Every ten minutes, this equation is solved, and a new block of data is added to the chain. The lucky miner who solved the algorithm is rewarded with some Bitcoin.
All of these miners, by running the Bitcoin client, also act as nodes that secure the network.
This is the proof-of-work protocol in a nutshell – miners validate the chain via mathematics, and coins are distributed to the miners.
For Bitcoin to be shut down, you would need to shut down every single computer mining Bitcoin. If even one computer remains online, Bitcoin remains online. This is decentralisation at work, and leads most people to believe that shutting down Bitcoin will be impossible for any authority.
Bitcoin represents the simplest and most obvious use of a blockchain – storage and transfer of value. Proof-of-work makes Bitcoins scarce, open mining makes it decentralised and Bitcoins represent a divisible unit that can be sent between persons.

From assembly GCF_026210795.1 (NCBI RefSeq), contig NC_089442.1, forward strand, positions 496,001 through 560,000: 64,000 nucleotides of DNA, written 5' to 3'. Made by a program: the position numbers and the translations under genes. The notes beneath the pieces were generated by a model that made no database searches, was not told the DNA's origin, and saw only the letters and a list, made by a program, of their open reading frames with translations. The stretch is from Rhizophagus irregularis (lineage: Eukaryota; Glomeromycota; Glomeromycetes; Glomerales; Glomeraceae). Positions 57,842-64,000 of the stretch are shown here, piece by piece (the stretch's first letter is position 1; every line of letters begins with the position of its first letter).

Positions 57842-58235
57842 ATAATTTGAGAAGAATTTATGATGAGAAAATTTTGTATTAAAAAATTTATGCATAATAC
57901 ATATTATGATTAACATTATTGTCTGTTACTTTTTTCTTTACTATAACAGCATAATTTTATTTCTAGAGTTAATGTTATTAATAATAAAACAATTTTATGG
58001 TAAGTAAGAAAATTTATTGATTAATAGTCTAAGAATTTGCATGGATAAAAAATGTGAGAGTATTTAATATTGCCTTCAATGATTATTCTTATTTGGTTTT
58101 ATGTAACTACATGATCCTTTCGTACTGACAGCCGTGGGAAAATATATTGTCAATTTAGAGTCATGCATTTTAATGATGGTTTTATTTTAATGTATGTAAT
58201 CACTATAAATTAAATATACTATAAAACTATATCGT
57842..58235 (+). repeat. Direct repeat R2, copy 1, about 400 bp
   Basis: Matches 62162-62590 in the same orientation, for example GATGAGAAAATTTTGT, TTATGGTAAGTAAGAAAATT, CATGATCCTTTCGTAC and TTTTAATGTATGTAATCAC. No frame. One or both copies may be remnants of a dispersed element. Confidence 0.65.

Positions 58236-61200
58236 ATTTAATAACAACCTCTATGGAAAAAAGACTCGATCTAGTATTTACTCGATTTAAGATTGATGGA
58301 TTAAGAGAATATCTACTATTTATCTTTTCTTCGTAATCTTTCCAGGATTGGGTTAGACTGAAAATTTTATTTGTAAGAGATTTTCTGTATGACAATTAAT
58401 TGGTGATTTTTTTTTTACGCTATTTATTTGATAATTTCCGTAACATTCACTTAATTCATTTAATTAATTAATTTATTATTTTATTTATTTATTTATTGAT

For a more thorough explanation of how Bitcoin works, check out my guide here.
Token (Utility and Metrics)
The intended utility of Bitcoin is nothing more than a unit of exchange, such as a dollar or a euro, that can be sent peer to peer.
You can send Bitcoin peer-to-peer by obtaining the recipient’s public address and submitting a transaction to the Bitcoin network.
A Bitcoin is divisible into one hundred million units, known as “satoshis”.
The fixed hard cap of Bitcoin is 21 million Bitcoins.
Once all Bitcoins have been mined, miners will only be incentivised by transaction fees as Bitcoin mining rewards will no longer exist.
The 21 million coin cap is hardwired into the Bitcoin platform to ensure scarcity, increasing the probability that the value will continue to increase over the long term.
In reality, the true supply of Bitcoin is probably far less than 21 million, as many private keys have been lost over time. This mostly occurred during the early years when Bitcoins were only worth a few cents each, and wallets were not as advanced.
Bitcoin undoubtedly has the biggest and most active community in the cryptocurrency world.